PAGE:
I had written in detail about the child-abuse inquiry last year. I had never given much credence to the more lurid tales of possible homicides, mainly because I had been counselled against them by Lenny Harper. There were no missing children, he said, clearly and often, and there was no evidence of murder. I knew, too, that Harper believed he was engaged in a struggle with vested interests among Jersey’s ruling elite, who were trying to undermine the inquiry and would rather the whole thing went away. It soon became apparent that allegations of abuse were widespread throughout the Jersey childcare system and had been around for years, but only a handful of the most blatant cases had ever reached court.
When I looked at the story again, I found allegations that point to years of systematic abuse among a loose structure of suspected abusers. Meanwhile, the officers who replaced Lenny Harper have continued to brief against him, off the record, and to minimise or downplay the extent of the claims. In two specific cases the alleged abusers were men who had risen up through the care-home system, where they were said to have ruled by terror, to become high-ranking officials of the States of Jersey. Both men stand accused of numerous assaults. The Sunday Times Magazine knows their identities — half of Jersey knows who they are — but we are forced by law to protect them from public exposure.
One among many of the two men’s alleged victims is Rickie Tregaskis, who claims to have been subjected to endless assaults and abuses while a teenager in a Jersey care home: being made to lie naked on a mattress every night for two weeks in front of a female member of staff; being made to stand in the dining room while one of the men poured food over his head; repeatedly punched and knocked about by that same man, and once having his nose broken by him. At least three of Tregaskis’s peers from the home committed suicide or died young of drug abuse. Others have led chaotic lives, often in and out of prison and/or psychiatric care. Tregaskis himself is serving life for the violent murder of a disabled man in Cornwall in 1997. “In a way,” Tregaskis had once written, not without bitter irony perhaps,
“I have to thank people like him [his abuser] for teaching me discipline and refining my later life talents.” So, while there may be no bodies at Haut de la Garenne, make no mistake, there is certainly a trail of corpses across the wider inquiry.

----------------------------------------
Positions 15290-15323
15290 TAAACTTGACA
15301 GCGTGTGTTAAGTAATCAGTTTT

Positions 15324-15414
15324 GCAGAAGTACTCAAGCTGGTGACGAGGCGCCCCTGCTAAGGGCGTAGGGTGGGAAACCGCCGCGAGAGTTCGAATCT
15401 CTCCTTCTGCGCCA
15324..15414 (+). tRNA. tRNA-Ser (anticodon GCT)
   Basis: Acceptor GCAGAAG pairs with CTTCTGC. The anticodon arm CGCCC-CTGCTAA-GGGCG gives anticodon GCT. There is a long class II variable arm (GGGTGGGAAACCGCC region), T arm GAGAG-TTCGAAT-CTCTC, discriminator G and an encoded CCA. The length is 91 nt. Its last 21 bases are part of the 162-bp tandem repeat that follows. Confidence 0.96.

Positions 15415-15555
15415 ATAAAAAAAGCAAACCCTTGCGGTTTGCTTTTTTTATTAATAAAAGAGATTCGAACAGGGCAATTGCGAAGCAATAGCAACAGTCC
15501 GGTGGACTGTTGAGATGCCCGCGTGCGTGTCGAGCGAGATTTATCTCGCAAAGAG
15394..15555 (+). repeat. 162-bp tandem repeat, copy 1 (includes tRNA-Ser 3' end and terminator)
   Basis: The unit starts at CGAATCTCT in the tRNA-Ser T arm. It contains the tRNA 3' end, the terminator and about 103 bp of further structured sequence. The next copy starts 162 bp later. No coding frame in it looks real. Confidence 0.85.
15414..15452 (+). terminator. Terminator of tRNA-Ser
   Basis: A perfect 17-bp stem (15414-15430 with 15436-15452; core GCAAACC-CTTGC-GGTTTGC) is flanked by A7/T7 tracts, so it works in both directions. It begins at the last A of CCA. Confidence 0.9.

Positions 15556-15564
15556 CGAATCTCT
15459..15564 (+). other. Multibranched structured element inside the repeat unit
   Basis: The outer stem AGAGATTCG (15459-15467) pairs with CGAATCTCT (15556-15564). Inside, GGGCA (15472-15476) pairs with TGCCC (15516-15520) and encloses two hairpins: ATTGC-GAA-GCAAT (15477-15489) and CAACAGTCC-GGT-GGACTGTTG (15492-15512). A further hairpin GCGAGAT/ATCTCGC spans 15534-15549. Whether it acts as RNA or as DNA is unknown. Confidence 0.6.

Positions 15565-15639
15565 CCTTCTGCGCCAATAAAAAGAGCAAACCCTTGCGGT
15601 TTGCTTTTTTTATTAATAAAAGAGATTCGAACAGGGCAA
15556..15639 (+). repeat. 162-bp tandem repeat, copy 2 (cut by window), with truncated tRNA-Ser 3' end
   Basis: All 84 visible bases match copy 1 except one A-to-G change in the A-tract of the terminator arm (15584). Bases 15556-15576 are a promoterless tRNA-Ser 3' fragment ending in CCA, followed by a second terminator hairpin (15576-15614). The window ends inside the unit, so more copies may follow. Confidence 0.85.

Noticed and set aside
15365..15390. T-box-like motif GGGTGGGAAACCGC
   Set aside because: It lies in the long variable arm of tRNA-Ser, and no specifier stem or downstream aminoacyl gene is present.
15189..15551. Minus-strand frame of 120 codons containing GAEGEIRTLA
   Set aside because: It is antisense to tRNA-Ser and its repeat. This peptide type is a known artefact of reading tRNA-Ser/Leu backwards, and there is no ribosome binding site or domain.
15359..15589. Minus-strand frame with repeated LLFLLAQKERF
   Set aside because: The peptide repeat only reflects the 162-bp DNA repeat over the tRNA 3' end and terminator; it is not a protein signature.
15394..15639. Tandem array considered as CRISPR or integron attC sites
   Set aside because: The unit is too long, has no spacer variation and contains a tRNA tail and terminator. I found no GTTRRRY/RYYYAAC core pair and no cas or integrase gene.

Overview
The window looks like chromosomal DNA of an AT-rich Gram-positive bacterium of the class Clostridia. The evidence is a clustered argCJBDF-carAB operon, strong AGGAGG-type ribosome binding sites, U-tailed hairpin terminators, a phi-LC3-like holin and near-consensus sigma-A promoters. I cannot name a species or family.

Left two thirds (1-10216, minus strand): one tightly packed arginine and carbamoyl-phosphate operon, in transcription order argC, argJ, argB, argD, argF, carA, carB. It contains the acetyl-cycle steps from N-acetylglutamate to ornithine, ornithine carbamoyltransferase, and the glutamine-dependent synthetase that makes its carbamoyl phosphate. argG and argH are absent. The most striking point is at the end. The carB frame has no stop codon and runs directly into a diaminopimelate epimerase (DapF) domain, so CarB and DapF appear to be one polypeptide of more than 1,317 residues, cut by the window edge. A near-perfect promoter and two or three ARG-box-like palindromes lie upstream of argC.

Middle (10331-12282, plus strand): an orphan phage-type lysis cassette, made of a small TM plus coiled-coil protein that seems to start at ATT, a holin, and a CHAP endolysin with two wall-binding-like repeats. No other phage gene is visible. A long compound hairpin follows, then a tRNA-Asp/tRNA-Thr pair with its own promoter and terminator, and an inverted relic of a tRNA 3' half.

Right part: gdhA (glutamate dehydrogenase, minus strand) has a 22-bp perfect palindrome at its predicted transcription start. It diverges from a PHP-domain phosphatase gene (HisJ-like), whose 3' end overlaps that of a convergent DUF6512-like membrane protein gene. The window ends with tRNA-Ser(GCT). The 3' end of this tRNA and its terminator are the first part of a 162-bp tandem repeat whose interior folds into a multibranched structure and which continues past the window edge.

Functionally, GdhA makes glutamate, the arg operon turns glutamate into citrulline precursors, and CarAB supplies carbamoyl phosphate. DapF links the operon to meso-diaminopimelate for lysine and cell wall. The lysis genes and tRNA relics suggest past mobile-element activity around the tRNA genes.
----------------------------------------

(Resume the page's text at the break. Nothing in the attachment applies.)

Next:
Since Harper retired, there have been no new charges against alleged perpetrators. Only three people face trial for abuse, and one of those is nothing to do with Haut de la Garenne or any childcare institution. In one case, the charges went ahead only because Harper pretended he had not received a last-minute message from a senior official trying to stop the prosecution going ahead.
The police are now hinting that there may be few, if any, further charges. I heard that one officer is saying he has “bad news” to deliver to alleged victims — the bad news being they may never get their day in court. The officer clearly believes, or wants us to believe, that Harper is to blame for raising expectations and misrepresenting the evidence and the scale of the abuse. Is this true — or are Harper and Power being made scapegoats?
The claims of misconduct, incompetence and self-interest against Harper are so many that it is difficult to know where to start. His replacements certainly have it in for him, letting it be known they think he has lied and jeopardised future prosecutions with his public pronouncements.
During the inquiry he sought and acted on a great deal of external advice, and was told by a security department of the Metropolitan police not to maintain “day books” that could be read by others. So, no daybooks, only a diary in which, he says, he kept personal records relating to his wife’s illness and other matters unrelated to the inquiry.
During the press conference, and in subsequent briefings and interviews, Jersey police have sought to create the impression of Harper as a maverick, bullying figure. Yet, far from going it alone, Harper early on sought the advice and support of the homicide working group of the Association of Chief Police Officers (Acpo), who sent a team of three officers to Jersey to monitor and review the inquiry. The team was led by one of the country’s most eminent detectives, André Baker, now a deputy director at the Serious Organised Crime Agency (Soca). The others were Anne Harrison and John Mooney of the National Policing Improvement Agency (NPIA).